Vojtech Danko’s Fatal Words
“As I have already mentioned, my godfather, Vojtech Danko, had expressed his disagreement with the socialist regime and he was threatened with the prison. One gentleman advised him to flee abroad, so he asked my father to help him, because he worked in the Ministry of the Interior. At first, we had travelled a lot, because my dad had worked as a technical manager of radio transmitters near Prešov and in Veľké Kostoľany, in Košice, but later he worked in the Ministry of the Interior. As a result, my godfather knew he had an access to the roads that led to Vienna. The whole family used to go to the cottage on Viedenská street, in Petržalka. I remember me as a nine-year-old girl running there together with my siblings. My daddy was a hunter; he was a member of a hunting organisation in Petržalka. Finally, my godfather fled across the border successfully. Since my daddy had helped my godfather to flee the country, my family was punished cruelly. My godfather stayed abroad. He was fretting there for the rest of his life and we were fretting here, as well. We all had hard lives.”
From Mother’s Memoirs of Apprehension
“Memoirs of my husband, Pavol Valent, born on July 27, 1914, in Zvolen, living then on Vazovova street 2, in Bratislava. On January 14, 1952, it was the first day of our holiday. At 9 a.m. the bell rang. When I opened the door, I saw my husband’s good friends, who asked him to go to the office with them. After the long discussion my husband told me he had to go to straighten out some matters. After two hours the bell rang again. It was odd, because my husband had keys for our flat. When I opened the door, I saw four men, the State Security members, and a woman wearing a white smock and the State Security uniform. ‘What happened to my husband?’ I asked them. ‘Nothing,’ one of them told me. I was just asked to put on my coat and to go with them. ‘And what will happen to my children?’ ‘We will look after them, don’t worry, you will be back here soon.’ Finally, I came back after more than seven years.”
Mother’s Memoirs of the State Security’s Cruel Practices
“When I got off the car, I was led to the first floor, where four men wearing civilian dress were waiting for me. One of them started to interrogate me. When I was asked where my brother was, suddenly I knew what was going on. They spent three hours cross-examining me. Suddenly they started to shout at me and they threatened me to spend three days in shits if I didn’t start to talk to them. At the end of the cross-examination one of the State Security members told them to finish it up. Then I saw my husband, it was terrible. He wore handcuffs, he was beaten, his face was bruised and he had a black eye. ‘It’s enough,’ one of the men said and my husband was taken away. Interrogation lasted for four days, from dawn to dusk. I slept on the ground in my cell covered up only with my coat. On the fifth day I was given a prison uniform. In the evening I got paillasse with a little straw inside and in the morning they took it away. When they were interrogating us, they used to cover our eyes, because it was more interesting for them. After the interrogation a remand followed. It was a damp hole full of rats. Later starvation followed. It usually lasted for three days. Then I was irradiated by a strong light bulb, etc. It all finished on September 11, 1952, when we both had a trial.”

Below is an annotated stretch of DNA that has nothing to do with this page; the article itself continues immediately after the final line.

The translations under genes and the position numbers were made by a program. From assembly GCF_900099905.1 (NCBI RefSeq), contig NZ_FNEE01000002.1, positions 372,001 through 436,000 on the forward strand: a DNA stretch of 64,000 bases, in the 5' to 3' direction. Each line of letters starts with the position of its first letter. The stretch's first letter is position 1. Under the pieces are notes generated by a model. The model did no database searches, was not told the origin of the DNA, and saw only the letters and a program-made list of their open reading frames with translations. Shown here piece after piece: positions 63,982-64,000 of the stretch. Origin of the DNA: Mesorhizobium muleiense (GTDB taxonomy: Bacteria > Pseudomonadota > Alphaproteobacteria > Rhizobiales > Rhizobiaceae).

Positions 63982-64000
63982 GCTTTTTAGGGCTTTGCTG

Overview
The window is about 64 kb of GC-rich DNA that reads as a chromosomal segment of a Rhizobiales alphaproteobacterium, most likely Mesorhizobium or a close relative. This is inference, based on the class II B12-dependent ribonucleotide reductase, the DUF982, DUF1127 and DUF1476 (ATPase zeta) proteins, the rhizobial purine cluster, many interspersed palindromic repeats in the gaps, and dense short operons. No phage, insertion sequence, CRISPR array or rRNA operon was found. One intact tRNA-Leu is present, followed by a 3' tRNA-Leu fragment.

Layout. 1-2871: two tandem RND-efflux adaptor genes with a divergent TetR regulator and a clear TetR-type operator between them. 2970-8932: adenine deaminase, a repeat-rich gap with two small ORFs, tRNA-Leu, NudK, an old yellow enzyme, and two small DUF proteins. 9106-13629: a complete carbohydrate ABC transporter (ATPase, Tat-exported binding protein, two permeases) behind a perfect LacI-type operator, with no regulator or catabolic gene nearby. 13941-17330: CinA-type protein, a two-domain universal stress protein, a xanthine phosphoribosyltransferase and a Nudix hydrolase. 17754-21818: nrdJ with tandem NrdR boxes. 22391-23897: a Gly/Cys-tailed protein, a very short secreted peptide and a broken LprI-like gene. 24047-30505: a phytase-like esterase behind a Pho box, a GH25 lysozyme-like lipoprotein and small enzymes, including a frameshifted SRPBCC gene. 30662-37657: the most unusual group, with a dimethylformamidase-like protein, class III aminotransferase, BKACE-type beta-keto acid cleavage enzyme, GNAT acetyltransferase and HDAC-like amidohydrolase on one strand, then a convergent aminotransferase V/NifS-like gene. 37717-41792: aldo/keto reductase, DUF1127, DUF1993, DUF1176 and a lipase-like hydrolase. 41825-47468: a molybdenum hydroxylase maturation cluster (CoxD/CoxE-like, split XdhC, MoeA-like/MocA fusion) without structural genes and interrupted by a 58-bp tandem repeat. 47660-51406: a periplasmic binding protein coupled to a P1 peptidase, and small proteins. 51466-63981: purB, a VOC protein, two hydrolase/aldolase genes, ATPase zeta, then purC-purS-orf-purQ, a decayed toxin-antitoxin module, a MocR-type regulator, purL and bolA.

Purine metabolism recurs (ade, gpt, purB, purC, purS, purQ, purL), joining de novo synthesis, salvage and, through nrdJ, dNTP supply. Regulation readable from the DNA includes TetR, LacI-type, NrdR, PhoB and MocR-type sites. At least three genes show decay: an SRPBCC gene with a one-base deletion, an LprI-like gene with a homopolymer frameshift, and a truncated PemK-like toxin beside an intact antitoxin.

Devastated Father in the Prison
“Well, before the execution my father looked like terribly. He was 39 then, but he looked like 89 year-old. He had been battered and tortured; as a result, he looked like an old man. There is only more one thing I’d like to say. He pricked his leg with a rusty nail to avoid the execution, because he knew the law. But, finally, he was executed even without one limb.”
The story and videoclips of this witness were put together and published thanks to the financial support of EU within the programme Europe for Citizens – Active European Remembrance.